Save that money, however, and you might get a matching contribution from your employer if you haven’t already maxed out the match in your workplace retirement savings plan. That could bring the $1,000 up to $1,500 or more on Day 1. Even if there’s no match, you may get a tax deduction depending on how you save it, and decades of growth will allow the money to multiply.
Look at it that way, and saving becomes a pretty good deal.
TAX RATE Putting up to $15,000 or so out of reach of the claws of the taxing authorities each year can yield thousands of dollars in annual tax savings, which you can then use to increase your savings rate. Better still: That $15,000 may represent money you’re already spending anyway.
How so? Start with a household with two working adults who work for decent- size employers with a standard suite of benefits. Now, use an employer-provided dependent care account to put $5,000 per family of pretax money aside for child care, day camp or similar expenses. Then, do the same with $2,550 of pretax money in what most people know as a flexible spending account and use it for health care expenses that insurance doesn’t cover. Finally, max out employer- provided pretax transit accounts for public transit and parking, which can be worth up to $380 per month per person.
One nifty move here, if you can spare the money: Grab all of your reimbursements from each of the accounts in one fell swoop of year-end paperwork (if you haven’t used a special debit card during the year to spend the pretax money directly), then move them directly into a 529 college savings account so you’re not tempted to spend the money. Take an immediate state deduction for the 529 contribution if your state offers one, and then watch the money grow free of taxes for years. If you use the earnings for qualified education expenses, you won’t pay any capital gains taxes, either, which could be a saving of $10,000 per child or more for early, diligent savers.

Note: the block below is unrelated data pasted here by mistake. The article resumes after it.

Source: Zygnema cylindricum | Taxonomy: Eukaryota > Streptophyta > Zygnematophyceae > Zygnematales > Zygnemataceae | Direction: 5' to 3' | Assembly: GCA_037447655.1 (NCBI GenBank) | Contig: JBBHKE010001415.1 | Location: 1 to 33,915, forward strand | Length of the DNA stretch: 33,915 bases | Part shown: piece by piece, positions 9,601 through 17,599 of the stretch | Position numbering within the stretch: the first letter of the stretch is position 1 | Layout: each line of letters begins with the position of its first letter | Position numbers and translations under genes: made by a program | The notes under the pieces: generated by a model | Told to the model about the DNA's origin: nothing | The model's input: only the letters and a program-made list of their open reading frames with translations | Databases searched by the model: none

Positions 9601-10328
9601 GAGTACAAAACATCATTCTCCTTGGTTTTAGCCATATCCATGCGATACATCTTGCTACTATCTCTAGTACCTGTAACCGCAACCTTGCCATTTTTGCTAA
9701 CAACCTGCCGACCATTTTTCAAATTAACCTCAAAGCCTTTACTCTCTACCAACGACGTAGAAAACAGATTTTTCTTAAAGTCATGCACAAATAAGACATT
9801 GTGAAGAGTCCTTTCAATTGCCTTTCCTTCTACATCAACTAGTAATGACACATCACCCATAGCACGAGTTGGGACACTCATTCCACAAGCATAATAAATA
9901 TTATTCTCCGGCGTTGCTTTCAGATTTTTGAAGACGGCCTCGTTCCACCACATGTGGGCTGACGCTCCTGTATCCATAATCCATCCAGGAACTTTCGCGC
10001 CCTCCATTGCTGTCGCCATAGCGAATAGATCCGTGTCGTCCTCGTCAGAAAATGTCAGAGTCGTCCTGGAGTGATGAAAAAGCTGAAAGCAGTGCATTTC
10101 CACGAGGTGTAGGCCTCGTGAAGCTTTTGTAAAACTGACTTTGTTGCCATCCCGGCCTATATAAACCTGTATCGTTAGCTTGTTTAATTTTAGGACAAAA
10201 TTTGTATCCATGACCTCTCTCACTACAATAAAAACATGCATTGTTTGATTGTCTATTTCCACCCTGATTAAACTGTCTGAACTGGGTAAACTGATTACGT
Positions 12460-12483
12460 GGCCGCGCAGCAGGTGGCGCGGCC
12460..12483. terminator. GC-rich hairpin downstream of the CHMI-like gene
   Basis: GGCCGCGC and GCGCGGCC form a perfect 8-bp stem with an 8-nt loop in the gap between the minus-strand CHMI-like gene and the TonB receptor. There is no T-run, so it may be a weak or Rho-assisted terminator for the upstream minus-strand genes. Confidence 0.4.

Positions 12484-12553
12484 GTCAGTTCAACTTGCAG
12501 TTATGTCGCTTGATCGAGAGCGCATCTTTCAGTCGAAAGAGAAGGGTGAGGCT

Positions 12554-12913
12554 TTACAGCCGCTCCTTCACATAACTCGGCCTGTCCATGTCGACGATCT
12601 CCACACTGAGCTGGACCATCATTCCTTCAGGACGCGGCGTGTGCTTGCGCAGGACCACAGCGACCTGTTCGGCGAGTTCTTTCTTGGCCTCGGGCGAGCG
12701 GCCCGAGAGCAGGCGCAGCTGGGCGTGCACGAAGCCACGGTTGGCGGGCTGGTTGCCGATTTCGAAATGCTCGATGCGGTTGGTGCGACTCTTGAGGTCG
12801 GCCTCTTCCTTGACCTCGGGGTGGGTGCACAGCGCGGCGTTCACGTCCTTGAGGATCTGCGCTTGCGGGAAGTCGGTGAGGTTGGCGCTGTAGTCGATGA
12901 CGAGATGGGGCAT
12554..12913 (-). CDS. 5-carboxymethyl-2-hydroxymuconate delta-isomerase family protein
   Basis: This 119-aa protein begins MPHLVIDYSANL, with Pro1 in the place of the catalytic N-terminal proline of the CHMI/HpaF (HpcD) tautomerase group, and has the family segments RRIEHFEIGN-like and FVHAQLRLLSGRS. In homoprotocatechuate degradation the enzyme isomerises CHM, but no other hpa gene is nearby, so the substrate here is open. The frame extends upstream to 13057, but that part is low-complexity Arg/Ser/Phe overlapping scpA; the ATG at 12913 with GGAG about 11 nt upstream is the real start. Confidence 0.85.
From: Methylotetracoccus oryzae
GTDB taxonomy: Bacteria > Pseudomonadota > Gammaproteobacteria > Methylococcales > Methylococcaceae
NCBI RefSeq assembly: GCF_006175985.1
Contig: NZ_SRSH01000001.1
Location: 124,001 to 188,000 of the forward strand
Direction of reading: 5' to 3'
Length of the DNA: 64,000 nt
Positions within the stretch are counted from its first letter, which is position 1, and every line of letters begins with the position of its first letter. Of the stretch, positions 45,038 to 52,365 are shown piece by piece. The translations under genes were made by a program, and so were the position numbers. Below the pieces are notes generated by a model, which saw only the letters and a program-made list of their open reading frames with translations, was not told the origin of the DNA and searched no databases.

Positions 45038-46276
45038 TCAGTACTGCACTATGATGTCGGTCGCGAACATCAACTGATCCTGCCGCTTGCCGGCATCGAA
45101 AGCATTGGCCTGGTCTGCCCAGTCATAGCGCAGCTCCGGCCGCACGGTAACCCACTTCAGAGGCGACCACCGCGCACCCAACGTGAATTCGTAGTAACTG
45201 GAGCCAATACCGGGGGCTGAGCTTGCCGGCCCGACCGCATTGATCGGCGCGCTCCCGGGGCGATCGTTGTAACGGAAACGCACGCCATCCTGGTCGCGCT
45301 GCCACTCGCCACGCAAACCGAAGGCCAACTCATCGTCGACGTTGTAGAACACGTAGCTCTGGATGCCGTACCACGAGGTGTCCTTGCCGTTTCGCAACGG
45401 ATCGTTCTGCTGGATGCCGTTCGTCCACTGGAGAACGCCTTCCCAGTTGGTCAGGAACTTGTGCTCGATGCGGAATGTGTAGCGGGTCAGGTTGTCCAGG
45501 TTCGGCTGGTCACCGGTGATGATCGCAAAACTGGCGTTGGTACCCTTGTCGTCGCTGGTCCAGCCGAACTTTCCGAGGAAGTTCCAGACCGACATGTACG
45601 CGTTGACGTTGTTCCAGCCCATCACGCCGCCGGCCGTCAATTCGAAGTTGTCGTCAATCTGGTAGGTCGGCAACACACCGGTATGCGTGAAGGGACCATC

INCOME REPLACEMENT RATE When people think about replacing their income, they’re usually making projections about what kind of monthly withdrawals they can make from their savings after they retire.
But the unfortunate among us will become hurt or injured before retirement, and if it’s bad enough we won’t be able to work. How would we replace our incomes?
People who are married could lean on their spouse, but would one income cover all of the family expenses plus any additional care for the newly disabled spouse? Single people might move in with family or hope for financial and other support from them or Social Security, but it’s wise to ask relatives about this explicitly before making that assumption the foundation of worst-case planning.
The best solution may well be income replacement insurance, otherwise known as a long-term disability policy. Some larger employers offer this, but the details are crucial. You’ll want to know how much of your income the policy replaces, how soon it kicks in, how long the payments last and whether the policy covers you only if you can’t do any job or also covers you if you merely can’t do your former job.
A new online insurance broker called PolicyGenius offers some good educational tools for people who want to buy a policy on their own. Yes, you could skip the insurance and downsize, relocate or drain other savings in the event of a debilitating illness or injury. But even diligent savers may not have enough to cover expenses if a disability is permanent or especially limiting.
Aiming higher when it comes to saving is almost always a worthwhile goal. But building a safety net beneath you ought to be a higher priority in the new year.